Delayed US strikes will still hurt Syria

Delayed US strikes will still hurt Syria
Smoke rises as seen from the Aleppo district of Salaheddine on Sept 4, 2013.

It would hardly be a surprise to Syrian President Bashar Al-Assad or his military if American missiles start hitting Syria soon.

With weeks to prepare for an attack, Mr Assad might benefit in some ways from the delay in any strike caused by United States President Barack Obama's decision to seek approval from a divided US Congress.

But US officials and defence experts said Mr Assad's forces cannot take enough targets out of reach to blunt the US military mission.

Fixed targets, for example, cannot be protected, no matter how much time elapses.

"A building can't be moved or hidden," a US official said, speaking on condition of anonymity.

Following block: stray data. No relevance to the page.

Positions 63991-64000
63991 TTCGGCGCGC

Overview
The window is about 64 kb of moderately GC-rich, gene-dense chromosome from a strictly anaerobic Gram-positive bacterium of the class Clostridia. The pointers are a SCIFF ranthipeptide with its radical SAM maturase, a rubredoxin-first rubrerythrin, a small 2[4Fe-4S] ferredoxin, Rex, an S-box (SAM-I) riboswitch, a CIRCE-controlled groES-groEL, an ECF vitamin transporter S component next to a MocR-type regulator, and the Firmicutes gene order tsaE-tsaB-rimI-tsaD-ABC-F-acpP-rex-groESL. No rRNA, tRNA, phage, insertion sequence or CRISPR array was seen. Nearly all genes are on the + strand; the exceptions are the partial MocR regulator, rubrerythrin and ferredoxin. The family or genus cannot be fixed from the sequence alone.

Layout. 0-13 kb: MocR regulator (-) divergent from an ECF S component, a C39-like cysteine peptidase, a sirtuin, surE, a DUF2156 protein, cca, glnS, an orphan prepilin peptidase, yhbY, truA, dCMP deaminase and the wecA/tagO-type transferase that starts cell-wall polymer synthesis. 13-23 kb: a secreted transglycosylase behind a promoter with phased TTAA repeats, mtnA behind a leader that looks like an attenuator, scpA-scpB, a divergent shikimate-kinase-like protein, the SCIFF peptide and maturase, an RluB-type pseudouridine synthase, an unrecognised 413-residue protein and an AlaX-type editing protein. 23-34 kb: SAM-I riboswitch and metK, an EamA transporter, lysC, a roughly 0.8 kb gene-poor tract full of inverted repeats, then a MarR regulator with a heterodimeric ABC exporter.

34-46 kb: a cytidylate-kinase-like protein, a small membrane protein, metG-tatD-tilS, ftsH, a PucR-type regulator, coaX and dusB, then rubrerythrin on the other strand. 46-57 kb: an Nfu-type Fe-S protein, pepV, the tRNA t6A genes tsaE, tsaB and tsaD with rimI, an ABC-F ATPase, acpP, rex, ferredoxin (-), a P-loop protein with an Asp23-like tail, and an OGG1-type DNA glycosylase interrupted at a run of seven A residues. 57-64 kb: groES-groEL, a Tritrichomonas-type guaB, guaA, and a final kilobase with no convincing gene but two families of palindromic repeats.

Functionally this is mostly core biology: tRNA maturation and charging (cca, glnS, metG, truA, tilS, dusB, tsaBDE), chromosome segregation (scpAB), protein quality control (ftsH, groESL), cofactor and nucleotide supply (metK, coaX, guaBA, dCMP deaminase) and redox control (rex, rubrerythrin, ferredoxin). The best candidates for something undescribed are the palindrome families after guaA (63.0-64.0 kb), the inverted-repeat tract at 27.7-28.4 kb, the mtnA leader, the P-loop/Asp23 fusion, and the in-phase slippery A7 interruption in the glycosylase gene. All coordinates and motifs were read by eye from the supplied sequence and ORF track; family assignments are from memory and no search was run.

Other fixed targets include airfields, but not any storage facilities with chemical weapons in them.

Defence analyst Anthony Cordesman, of the Center for Strategic and International Studies think-tank, said that, if successful, hitting fixed targets would eliminate key assets to Mr Assad that "can't be replaced easily, like command-and-control facilities (and) major headquarters".

"These are lasting targets," he said.

It is still unclear when any US attack on Syria will happen, but Mr Assad already has had ample time to try to get ready.

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